LIFE IN THE UNITED STATES
Employers have certain expectations when they offer you a job. They have a business to run and you are an important part of their operation. When you accept a job, you are making a commitment, and it is important for you to act responsibly. Below are a few things to keep in mind:
- Have a positive attitude towards the job you accept. Employers are looking for workers who are enthusiastic and willing. Flexibility, enthusiasm, and teamwork are very important in the U.S. workplace.
- Time in the United States is viewed very differently than it is in some other countries. Being on time is essential, and showing up earlier than expected is even an advantage, as it makes a good impression on your employer. Plan to arrive to your job at least 5 minutes EARLY for every shift.
- It’s likely that your employer has listed the uniform required for work. If this is not clear, ask your employer, or your in-country representative about the style of dress required for your particular job. You should also be prepared to pay a uniform deposit, or you may need to buy specific clothing upon arrival.
- Some features of the U.S. workplace:
– Supervisors may share personal information that you would normally share only with close friends, and may allow you to call them by their first name.
– The language you use at work is of utmost importance. Your language should be “clean” (no swearing), friendly, and non-argumentative.
– Please try not discuss controversial and inappropriate topics at the work place – this is not the appropriate venue to discuss last night’s party.
– If you find yourself in disagreement with someone at the work place, try to keep your tone polite and respectful, even if you do not share their point of view. If you have a conflict, state your position in a calm manner, and listen respectfully to others’ opinions.
- In the formal work setting, Americans generally give each other a decent amount of physical space. They don’t stand too close to each other, and limit physical contact to handshakes and the occasional high-five.
- We understand that you may fall ill while in the United States, and this may cause you to miss your scheduled work shifts. If this happens to you, it is important to CALL YOUR EMPLOYER IN ADVANCE to let them know that you will not be in for your shift. Keep sick days limited, as your employer is relying on you to work your scheduled shift. A pattern of not calling in, and not showing up for work, also called No-Call, No-Show, is grounds for termination.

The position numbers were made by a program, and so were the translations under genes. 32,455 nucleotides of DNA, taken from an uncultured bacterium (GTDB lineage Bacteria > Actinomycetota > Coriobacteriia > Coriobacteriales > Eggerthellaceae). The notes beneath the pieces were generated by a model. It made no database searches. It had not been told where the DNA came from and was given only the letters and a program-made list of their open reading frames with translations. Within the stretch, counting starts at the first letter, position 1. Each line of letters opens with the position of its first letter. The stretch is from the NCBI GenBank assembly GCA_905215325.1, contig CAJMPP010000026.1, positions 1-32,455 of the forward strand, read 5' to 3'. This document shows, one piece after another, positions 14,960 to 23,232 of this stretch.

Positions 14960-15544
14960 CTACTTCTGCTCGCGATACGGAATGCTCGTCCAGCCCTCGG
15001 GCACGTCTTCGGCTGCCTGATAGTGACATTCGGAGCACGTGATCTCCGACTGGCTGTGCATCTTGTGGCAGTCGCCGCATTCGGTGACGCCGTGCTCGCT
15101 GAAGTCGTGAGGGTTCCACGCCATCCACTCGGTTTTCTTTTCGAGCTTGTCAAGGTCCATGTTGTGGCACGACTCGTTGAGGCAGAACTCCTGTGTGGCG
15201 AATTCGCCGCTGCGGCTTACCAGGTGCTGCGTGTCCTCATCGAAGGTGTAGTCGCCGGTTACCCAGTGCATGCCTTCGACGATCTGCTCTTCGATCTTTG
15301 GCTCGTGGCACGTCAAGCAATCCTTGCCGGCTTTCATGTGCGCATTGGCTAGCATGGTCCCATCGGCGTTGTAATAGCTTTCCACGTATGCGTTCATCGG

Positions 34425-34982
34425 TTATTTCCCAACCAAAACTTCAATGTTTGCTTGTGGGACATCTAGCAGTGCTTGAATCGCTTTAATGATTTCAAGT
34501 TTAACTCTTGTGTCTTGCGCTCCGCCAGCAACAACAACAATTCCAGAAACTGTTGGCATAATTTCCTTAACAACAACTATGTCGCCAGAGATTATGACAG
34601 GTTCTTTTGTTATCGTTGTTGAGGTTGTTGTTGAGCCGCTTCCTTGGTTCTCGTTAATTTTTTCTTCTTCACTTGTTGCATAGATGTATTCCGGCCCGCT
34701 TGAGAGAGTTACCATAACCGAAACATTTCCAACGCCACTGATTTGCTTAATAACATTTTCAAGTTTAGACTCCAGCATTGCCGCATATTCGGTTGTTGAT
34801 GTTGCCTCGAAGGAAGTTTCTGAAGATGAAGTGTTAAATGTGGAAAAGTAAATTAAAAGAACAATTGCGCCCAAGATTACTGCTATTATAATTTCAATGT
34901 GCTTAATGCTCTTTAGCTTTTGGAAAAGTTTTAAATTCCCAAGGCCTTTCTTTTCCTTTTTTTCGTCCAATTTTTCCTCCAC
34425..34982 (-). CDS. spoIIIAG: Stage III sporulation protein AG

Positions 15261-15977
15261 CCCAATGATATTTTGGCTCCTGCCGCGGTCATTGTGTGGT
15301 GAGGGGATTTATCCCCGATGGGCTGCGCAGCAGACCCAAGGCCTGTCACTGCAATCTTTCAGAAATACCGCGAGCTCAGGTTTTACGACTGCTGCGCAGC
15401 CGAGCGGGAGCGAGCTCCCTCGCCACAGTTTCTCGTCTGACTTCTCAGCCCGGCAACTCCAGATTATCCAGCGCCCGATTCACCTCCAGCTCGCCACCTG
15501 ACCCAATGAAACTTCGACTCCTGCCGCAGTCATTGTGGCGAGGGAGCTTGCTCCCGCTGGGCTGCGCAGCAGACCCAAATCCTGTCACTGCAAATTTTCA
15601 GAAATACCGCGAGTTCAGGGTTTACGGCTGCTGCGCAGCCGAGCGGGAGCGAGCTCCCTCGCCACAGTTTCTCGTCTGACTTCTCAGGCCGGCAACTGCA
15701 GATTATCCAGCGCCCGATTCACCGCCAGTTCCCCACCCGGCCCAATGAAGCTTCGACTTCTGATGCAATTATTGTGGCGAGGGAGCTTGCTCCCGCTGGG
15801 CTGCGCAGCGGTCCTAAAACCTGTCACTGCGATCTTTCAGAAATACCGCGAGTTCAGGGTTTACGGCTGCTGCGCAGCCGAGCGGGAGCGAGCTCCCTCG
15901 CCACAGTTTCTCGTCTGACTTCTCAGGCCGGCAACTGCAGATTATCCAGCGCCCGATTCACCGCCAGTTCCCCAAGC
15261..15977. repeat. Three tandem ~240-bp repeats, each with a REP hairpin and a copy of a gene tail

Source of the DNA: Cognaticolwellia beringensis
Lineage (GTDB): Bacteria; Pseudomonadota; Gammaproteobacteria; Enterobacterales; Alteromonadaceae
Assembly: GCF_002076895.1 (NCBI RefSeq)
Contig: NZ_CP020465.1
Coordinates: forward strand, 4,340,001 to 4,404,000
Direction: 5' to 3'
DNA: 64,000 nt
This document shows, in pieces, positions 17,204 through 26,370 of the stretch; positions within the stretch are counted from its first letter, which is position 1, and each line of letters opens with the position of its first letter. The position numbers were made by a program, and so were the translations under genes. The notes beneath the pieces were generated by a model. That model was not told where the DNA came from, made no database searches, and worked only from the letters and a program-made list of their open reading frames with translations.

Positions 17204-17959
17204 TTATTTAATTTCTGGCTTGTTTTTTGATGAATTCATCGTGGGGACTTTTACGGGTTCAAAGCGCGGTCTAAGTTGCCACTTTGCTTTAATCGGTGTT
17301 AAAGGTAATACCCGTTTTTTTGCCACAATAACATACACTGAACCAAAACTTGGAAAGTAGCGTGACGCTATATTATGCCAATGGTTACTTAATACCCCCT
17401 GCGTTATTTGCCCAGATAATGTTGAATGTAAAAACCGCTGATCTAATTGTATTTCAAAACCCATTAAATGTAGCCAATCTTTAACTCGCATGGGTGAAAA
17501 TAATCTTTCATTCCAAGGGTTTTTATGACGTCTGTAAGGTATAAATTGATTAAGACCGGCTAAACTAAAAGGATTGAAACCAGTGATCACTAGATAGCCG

- Make sure that you are following the company rules and meeting their standards.
- The employer you have agreed to work for played a huge role in allowing you to apply for your visa. Without their job offer, you would not have been able to go to the embassy to apply for your visa. If you tell an employer you will work until a certain date, it is your responsibility to keep your promise
- On your Job Confirmation Form, you will see a line that says “Estimated Average Hours per Week” and then a number. By the end of the season, this number is the estimate of the average hours per week that you should have been scheduled for. Please note, the hours at the start of your program will likely be lower than the average listed on your job offer. As you are trained and are integrated onto the schedule, you will likely see your hours increase.
- If you are looking to make extra money you may also be able to apply for a second job. It’s important to remember that your 2nd jobs cannot interfere with the schedule at your primary employer. Also, you MUST get any employer, even a second, or part- time employer, approved in advance by GeoVisions. If you begin working at an employer not authorized in advance by GeoVisions, you will be violating both GeoVisions and Department of State Program Rules.
- Sometimes business demands require that your employer move you from one department to another. If this happens to you, let us know. Sometimes, moving positions will allow you to get the hours you need. It will also enhance your resume to learn a new skill.
- If you find yourself in an emergency situation, please don’t panic. Contact GeoVisions Summer Work/Travel immediately by calling 1-888-830-9455 if the following emergencies arise:
– You are seriously ill or injured
– You are the victim of a crime
– You are arrested
– If you are in a potentially life-threatening situation, call for help by dialing 911 from the nearest available telephone. The person who answers will contact the police, the fire department or an ambulance to help you.
- Most Americans are very friendly. They can be very outgoing and hospitable, candid and open. They will often tell you how interesting it is to meet someone from another country, and will be happy to help you. Do not be surprised if you are invited to dinner, taken to different places, or shown around the town you are in. During the day, most cities are quite safe, but at night, as in most parts of the world, there are certain areas to avoid. Ask your employer and co-workers for details. Travel and explore with a friend, if possible. If you are alert and use good judgment, you will have few problems. Do not be intimidated by the size and pace of American cities, as you will soon realize that the people are not that different from the people you live with at home.